More than half of Scottish households say they are "managing well" financially, according to figures published by Scotland's chief statistician.
That compared to 42% in 1999 - while the proportion of households who don't manage well fell from 13% to 8%.
The Scottish Household Survey (SHS) 2017 also found 51% of women were in work, compared to 45% in 1999.
Over the same period, the proportion of men in work remained steady at 60%.
The total the number of households in Scotland increased by 13% from 2.19 million in 1999 to 2.46 million in 2017.
Among other findings in the latest annual survey were:
- Six out of 10 households were owner-occupiers
- The proportion of adults without any qualifications (16%) is decreasing
- Most households (85%) had internet access at home
- More than three in five adults (61%) viewed climate change as an immediate and urgent problem
- Recreational walking has risen (up from 57% to 70%)
- Households disposing of food waste in local authority-provided food caddies increased (from 26% to 55%)
The majority of adults in Scotland (57%) rated their neighbourhood as a very good place to live in 2017.
However, neighbourhood ratings varied significantly depending on levels of deprivation.
Only 29% of adults in the most deprived areas rated it as a very good place to live, compared to 80% in the least deprived areas.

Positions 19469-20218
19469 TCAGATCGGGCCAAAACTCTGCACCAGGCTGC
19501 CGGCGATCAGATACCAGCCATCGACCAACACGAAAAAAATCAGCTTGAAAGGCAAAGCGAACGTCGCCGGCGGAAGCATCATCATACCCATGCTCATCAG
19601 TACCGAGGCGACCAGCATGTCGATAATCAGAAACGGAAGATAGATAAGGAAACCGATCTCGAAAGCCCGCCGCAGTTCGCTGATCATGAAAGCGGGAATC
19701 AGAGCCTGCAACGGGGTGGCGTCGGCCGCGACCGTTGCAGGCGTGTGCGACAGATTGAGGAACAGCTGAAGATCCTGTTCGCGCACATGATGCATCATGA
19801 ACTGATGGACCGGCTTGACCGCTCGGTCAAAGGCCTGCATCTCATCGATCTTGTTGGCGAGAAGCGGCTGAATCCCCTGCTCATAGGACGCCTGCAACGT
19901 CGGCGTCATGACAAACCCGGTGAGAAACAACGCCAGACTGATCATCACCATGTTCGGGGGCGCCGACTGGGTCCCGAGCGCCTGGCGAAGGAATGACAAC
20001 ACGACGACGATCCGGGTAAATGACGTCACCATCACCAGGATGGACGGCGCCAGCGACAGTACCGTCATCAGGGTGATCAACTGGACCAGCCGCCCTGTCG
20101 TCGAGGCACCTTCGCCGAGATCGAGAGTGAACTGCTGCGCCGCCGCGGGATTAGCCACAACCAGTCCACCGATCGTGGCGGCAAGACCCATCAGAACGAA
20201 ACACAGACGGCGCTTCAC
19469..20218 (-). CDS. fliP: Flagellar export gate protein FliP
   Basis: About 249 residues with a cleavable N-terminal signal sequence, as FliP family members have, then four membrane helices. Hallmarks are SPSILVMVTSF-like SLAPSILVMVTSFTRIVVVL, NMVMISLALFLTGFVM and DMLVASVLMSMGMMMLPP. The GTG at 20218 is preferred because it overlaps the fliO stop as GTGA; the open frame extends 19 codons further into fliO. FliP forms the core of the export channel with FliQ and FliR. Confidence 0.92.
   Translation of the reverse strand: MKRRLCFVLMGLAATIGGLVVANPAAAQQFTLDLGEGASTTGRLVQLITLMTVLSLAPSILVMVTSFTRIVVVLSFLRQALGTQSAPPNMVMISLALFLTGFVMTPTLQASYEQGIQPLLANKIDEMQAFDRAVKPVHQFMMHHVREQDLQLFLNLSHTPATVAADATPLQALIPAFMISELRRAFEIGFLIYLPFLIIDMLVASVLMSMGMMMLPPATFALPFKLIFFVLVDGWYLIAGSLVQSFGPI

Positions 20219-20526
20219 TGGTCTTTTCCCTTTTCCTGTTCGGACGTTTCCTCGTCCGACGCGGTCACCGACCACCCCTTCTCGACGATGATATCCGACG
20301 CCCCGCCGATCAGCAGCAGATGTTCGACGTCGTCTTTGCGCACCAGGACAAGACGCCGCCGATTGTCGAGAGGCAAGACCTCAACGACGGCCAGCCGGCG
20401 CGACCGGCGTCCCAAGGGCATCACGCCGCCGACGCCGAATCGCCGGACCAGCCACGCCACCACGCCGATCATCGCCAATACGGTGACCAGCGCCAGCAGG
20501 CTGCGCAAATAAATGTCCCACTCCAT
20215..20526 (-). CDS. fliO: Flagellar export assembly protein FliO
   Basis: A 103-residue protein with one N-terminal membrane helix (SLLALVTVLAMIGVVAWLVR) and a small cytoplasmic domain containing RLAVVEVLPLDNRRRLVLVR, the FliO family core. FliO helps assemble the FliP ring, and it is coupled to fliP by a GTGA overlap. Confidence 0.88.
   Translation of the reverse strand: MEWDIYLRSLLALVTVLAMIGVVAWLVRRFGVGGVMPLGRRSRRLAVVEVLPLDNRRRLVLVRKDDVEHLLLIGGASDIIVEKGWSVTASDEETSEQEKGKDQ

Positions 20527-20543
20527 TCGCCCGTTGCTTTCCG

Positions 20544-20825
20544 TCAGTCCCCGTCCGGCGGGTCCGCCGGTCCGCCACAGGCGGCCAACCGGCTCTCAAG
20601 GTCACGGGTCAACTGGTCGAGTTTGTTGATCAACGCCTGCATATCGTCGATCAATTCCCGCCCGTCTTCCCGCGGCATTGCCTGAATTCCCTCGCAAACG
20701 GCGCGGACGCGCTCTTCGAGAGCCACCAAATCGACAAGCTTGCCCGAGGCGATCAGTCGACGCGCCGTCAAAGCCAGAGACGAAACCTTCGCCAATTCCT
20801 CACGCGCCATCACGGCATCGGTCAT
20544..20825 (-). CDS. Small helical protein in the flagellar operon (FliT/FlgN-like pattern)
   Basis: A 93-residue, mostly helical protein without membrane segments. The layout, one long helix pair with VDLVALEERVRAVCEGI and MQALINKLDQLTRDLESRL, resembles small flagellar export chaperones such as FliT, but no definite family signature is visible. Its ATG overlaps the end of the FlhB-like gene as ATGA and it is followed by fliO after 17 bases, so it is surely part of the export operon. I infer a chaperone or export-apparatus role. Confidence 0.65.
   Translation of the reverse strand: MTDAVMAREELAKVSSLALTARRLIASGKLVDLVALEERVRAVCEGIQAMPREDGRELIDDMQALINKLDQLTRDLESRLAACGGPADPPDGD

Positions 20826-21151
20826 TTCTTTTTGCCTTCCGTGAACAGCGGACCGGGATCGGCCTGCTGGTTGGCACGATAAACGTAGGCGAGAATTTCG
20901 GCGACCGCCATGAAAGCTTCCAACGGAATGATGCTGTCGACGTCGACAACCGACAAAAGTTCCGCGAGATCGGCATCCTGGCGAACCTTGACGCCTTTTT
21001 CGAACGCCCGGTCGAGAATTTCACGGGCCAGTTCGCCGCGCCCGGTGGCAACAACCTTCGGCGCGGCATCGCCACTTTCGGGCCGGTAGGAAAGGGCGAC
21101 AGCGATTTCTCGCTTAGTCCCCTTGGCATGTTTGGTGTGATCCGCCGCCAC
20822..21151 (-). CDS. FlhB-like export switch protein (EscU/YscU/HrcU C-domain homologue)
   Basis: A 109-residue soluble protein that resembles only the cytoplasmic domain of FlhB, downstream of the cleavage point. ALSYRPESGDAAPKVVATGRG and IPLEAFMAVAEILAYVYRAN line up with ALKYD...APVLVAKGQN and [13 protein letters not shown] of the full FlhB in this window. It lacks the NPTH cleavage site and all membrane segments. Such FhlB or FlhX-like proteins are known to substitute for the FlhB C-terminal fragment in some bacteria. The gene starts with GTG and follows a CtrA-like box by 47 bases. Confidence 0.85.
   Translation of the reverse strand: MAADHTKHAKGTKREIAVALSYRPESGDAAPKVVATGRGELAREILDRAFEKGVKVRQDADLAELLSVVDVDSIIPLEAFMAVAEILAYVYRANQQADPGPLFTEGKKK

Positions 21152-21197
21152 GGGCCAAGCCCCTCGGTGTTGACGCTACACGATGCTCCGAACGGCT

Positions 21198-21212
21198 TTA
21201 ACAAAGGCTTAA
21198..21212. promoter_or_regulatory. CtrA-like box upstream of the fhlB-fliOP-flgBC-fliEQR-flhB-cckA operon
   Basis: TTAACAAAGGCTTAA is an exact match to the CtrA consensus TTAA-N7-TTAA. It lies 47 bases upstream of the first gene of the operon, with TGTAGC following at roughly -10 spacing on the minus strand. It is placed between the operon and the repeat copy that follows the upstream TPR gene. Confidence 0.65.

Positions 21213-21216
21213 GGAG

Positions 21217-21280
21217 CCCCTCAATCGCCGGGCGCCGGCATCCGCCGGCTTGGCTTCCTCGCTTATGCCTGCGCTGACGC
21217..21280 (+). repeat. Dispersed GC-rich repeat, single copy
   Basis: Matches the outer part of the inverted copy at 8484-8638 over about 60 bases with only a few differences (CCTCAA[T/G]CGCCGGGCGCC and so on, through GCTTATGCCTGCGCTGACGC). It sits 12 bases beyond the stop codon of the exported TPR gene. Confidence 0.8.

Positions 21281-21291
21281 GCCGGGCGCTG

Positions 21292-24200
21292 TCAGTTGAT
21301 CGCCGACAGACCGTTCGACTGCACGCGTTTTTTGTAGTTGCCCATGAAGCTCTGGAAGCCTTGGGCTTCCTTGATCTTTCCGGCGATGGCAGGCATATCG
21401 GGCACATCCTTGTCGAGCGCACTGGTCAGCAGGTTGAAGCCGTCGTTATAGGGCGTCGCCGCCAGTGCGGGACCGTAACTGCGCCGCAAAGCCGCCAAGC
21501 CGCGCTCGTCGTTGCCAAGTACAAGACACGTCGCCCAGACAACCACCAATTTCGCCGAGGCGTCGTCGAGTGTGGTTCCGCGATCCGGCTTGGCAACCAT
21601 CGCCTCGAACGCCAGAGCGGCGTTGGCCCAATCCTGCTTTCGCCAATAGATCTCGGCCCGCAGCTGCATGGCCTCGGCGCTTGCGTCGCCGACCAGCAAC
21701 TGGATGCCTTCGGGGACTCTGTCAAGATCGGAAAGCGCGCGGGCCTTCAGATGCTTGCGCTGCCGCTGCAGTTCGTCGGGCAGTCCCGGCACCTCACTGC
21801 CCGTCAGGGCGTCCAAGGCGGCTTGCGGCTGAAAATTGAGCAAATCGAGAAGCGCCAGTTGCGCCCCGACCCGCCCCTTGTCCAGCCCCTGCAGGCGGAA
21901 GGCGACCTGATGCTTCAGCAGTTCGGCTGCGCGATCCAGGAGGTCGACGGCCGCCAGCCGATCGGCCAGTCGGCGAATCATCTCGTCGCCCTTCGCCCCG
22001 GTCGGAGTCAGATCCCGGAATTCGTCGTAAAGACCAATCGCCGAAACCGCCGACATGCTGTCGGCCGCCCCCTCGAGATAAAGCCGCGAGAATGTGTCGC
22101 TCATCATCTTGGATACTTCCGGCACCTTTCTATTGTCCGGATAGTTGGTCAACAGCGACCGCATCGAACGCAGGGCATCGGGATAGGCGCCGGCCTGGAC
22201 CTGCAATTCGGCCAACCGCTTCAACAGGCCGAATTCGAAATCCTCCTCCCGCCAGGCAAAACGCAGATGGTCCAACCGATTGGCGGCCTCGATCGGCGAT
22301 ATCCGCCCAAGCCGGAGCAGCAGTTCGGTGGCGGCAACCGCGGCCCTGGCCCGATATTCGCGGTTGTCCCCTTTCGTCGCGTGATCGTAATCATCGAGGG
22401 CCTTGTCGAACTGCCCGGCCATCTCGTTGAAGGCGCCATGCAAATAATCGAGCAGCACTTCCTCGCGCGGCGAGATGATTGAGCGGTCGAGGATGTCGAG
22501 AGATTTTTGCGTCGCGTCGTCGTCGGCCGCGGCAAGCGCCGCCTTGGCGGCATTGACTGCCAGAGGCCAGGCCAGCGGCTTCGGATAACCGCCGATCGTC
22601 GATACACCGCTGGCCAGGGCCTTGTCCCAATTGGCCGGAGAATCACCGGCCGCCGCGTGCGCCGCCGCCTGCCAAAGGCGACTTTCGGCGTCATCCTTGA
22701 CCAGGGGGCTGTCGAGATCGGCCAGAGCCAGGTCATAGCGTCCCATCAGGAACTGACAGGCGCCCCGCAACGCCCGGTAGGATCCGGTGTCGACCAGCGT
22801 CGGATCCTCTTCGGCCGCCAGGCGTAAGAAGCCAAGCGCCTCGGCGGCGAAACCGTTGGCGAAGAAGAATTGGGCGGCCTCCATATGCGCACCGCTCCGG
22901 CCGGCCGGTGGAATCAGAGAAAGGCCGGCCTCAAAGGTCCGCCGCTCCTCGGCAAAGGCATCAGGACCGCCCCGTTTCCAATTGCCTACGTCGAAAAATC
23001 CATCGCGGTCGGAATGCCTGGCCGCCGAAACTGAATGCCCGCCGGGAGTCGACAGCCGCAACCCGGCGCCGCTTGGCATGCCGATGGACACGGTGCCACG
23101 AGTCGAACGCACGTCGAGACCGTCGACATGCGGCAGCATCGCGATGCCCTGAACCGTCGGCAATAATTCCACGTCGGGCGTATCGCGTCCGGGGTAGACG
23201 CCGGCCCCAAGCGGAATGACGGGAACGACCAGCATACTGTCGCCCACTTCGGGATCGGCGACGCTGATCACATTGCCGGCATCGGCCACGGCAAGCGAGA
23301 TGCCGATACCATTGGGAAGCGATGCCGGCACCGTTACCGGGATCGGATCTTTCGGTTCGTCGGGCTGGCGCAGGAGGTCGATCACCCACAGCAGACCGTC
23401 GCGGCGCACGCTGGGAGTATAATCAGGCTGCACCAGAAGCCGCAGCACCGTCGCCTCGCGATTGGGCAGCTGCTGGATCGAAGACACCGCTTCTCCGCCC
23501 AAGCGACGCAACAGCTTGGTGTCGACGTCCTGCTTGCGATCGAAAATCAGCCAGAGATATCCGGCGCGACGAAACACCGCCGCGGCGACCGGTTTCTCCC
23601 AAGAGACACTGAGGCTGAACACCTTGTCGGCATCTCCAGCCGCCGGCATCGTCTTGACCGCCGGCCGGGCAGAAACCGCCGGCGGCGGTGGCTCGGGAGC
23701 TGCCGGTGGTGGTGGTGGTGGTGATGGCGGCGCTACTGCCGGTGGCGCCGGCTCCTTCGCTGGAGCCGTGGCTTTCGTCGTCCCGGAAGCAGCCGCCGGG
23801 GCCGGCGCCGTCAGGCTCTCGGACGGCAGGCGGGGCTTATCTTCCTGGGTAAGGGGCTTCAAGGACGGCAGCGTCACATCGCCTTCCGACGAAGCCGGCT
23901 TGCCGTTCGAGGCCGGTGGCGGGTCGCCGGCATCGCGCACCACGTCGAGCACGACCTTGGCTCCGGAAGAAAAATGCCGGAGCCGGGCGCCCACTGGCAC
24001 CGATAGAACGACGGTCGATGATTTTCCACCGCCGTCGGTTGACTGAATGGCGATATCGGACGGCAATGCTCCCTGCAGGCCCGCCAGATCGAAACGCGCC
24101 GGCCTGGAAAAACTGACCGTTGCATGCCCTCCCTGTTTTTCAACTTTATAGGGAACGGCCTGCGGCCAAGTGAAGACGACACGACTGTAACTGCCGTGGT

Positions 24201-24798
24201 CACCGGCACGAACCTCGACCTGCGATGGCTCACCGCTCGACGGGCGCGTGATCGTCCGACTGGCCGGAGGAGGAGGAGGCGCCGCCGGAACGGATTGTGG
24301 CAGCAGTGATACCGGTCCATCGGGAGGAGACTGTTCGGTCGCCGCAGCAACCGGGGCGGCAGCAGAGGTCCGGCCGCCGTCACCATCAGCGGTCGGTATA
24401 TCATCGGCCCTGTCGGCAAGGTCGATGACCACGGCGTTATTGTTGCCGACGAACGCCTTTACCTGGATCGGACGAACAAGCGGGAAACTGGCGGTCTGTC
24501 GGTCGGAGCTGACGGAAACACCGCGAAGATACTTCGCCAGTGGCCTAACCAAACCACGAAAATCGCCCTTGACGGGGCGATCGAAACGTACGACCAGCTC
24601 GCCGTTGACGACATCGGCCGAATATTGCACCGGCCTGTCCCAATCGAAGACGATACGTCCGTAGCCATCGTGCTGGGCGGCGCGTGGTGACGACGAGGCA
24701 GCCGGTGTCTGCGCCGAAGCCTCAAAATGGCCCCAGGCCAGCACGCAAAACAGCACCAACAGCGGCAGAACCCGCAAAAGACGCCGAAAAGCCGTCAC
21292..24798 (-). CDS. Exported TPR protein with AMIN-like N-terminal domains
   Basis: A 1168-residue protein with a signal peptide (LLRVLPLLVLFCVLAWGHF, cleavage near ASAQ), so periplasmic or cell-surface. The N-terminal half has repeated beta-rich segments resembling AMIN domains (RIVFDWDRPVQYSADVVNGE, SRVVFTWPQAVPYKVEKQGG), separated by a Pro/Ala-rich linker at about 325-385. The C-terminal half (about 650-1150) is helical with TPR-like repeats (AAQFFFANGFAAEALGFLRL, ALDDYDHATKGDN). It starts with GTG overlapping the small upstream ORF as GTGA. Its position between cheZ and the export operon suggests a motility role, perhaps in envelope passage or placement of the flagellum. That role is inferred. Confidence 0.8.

Combined satisfaction with all three public services (local health services, schools and public transport) is at its lowest level since first measured in 2007 at 52%, and down from a peak of 66% in 2011.
Cinemas, museums, historical places, street arts and cultural festivals were visited by more people in 2017 compared to 2012 - an increase in each case of about five percentage points.
The survey found the majority of travellers in Scotland continue to make most of their journeys by car.
Cars and vans were used for 65% of journeys in 2017 - 52% as a driver and 13% as a passenger.
The percentage of people who would consider buying an electric car or van increased to 41% in 2017, up from 36% the previous year.
Transport Secretary Michael Matheson said the figures highlighted "the work we must continue in order to develop a greener and more sustainable transport network here in Scotland".
He added: "We are matching increasing rail demand with extra capacity and we are continuing to spend over £250m a year to support our vital bus industry, working with operators to keep fares at affordable levels, and providing free bus travel to older and disabled passengers."
However, the Scottish Conservatives said the figures showed satisfaction with Scotland's three main public services "is at an all-time low".
Tory MSP Annie Wells said: "That only half of Scots are actually satisfied with their public services is a truly damning indictment of the SNP's record in government.
"These findings are entirely consistent with the longest ever waiting times in hospitals, trains that are often delayed and schools that do not have enough teachers."
Labour's rural affairs and connectivity spokesman Colin Smyth said: "These figures show satisfaction with public transport on the slide and a huge decline in bus usage under the SNP government.
"Increasing numbers of passengers on Scotland's railways is a positive sign - but a lack of investment has led to too many passengers facing overcrowded, overpriced, late running trains."